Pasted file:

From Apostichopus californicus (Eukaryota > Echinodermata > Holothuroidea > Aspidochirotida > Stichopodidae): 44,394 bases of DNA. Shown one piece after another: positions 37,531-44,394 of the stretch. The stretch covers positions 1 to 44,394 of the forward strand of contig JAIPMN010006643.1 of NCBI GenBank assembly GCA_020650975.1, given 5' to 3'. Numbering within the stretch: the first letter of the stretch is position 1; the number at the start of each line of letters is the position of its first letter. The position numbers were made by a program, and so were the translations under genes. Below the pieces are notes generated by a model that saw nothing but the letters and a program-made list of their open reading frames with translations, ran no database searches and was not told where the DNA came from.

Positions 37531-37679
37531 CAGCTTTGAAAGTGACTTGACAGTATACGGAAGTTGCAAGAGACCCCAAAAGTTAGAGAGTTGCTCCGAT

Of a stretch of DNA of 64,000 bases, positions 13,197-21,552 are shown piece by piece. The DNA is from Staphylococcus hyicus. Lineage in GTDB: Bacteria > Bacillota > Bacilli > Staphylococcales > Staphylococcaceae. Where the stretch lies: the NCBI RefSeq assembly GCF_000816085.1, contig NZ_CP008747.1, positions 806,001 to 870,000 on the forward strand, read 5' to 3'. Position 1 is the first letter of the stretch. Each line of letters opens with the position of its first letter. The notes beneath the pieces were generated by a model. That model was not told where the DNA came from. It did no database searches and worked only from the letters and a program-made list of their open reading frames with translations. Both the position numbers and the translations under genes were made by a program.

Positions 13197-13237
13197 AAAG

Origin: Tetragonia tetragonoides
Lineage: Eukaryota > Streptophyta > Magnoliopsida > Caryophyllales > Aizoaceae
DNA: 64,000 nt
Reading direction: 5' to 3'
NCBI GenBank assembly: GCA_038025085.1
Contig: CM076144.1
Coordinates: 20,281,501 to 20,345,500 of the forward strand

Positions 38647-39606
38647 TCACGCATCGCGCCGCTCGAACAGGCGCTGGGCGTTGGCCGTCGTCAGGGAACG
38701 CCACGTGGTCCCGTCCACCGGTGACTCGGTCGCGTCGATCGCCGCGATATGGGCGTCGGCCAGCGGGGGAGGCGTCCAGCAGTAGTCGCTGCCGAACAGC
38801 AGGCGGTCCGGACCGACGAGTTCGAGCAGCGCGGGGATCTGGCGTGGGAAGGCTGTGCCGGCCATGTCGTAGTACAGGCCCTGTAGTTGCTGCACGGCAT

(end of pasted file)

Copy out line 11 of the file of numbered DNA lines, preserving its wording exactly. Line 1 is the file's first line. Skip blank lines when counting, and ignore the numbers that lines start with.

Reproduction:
NCBI GenBank assembly: GCA_038025085.1